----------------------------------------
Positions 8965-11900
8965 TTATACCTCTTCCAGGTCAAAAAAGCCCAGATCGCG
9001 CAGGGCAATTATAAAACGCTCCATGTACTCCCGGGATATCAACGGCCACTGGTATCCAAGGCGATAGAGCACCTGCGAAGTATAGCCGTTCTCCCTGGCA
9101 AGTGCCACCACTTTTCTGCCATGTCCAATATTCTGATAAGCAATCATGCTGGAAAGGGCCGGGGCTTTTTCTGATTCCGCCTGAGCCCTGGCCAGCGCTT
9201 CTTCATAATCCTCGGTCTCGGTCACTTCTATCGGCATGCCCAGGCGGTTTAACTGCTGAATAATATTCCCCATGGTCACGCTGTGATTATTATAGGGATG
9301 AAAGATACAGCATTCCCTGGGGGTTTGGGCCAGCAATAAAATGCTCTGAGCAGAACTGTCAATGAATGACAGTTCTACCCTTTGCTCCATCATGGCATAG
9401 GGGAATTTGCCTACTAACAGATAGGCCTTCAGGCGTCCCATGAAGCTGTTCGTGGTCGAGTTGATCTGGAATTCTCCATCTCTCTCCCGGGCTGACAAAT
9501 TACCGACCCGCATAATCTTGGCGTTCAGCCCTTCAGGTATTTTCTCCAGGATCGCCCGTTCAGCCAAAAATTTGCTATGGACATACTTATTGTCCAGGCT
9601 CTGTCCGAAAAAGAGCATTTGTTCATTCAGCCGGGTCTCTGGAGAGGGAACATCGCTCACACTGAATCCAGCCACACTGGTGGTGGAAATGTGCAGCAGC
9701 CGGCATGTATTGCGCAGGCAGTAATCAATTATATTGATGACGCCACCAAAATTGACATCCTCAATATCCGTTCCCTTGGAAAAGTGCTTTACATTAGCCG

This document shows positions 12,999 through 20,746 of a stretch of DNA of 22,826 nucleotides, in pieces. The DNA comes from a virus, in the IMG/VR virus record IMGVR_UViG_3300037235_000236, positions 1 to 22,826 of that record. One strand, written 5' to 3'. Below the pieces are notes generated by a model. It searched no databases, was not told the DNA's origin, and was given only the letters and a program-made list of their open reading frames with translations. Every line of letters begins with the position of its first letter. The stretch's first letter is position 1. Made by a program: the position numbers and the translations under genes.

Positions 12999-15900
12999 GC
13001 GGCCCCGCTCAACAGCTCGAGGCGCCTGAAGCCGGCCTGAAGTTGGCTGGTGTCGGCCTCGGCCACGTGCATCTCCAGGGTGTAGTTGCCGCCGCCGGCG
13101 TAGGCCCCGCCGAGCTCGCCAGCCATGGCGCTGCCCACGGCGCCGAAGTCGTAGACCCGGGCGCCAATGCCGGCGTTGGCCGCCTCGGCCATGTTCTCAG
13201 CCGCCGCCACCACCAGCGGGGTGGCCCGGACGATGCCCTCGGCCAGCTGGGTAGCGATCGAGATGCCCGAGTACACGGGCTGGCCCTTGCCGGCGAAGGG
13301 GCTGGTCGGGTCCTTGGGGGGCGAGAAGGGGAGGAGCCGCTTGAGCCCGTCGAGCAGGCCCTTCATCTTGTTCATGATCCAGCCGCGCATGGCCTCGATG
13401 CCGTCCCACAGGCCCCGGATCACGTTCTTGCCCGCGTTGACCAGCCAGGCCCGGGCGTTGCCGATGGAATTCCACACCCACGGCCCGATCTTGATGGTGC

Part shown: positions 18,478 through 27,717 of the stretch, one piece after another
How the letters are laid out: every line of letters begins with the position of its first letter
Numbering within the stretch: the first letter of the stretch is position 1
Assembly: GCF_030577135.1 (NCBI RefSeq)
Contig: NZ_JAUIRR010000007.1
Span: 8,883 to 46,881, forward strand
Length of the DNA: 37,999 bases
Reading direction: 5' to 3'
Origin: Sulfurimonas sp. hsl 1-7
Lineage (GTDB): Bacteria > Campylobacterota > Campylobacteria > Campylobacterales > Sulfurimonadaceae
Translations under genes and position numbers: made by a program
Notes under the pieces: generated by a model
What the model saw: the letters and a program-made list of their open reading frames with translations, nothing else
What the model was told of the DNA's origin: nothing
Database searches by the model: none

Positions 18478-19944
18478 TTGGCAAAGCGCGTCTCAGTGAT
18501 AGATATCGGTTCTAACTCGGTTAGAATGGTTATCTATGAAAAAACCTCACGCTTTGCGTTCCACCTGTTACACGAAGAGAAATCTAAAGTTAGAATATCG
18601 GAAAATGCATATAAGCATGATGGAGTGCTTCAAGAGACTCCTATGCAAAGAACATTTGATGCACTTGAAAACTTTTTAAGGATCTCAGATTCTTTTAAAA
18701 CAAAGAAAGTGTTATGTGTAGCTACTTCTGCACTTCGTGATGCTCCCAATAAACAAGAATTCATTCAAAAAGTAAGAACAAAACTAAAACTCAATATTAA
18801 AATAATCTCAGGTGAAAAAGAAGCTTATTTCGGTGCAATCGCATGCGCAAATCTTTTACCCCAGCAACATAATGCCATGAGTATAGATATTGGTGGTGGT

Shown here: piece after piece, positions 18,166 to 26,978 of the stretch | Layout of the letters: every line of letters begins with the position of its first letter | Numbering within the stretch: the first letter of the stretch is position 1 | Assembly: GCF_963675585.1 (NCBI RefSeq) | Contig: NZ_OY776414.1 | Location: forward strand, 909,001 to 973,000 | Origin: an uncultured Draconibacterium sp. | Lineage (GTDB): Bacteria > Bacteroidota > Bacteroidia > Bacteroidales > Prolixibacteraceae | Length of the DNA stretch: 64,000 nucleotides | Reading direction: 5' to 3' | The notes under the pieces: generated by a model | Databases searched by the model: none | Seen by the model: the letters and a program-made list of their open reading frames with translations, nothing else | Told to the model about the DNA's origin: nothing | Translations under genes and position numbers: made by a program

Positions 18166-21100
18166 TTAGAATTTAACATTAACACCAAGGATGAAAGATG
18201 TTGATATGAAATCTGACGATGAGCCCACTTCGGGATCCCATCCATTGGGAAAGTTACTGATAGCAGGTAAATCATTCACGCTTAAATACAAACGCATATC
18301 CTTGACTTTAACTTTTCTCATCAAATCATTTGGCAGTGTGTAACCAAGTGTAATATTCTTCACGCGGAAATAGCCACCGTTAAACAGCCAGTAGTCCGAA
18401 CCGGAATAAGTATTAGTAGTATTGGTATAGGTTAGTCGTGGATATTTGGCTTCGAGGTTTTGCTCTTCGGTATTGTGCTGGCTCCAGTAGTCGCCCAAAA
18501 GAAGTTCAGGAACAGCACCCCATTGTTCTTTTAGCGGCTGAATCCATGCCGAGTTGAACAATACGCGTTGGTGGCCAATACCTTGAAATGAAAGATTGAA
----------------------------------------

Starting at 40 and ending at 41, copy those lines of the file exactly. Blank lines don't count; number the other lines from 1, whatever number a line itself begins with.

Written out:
Shown here: piece after piece, positions 18,166 to 26,978 of the stretch | Layout of the letters: every line of letters begins with the position of its first letter | Numbering within the stretch: the first letter of the stretch is position 1 | Assembly: GCF_963675585.1 (NCBI RefSeq) | Contig: NZ_OY776414.1 | Location: forward strand, 909,001 to 973,000 | Origin: an uncultured Draconibacterium sp. | Lineage (GTDB): Bacteria > Bacteroidota > Bacteroidia > Bacteroidales > Prolixibacteraceae | Length of the DNA stretch: 64,000 nucleotides | Reading direction: 5' to 3' | The notes under the pieces: generated by a model | Databases searched by the model: none | Seen by the model: the letters and a program-made list of their open reading frames with translations, nothing else | Told to the model about the DNA's origin: nothing | Translations under genes and position numbers: made by a program

Positions 18166-21100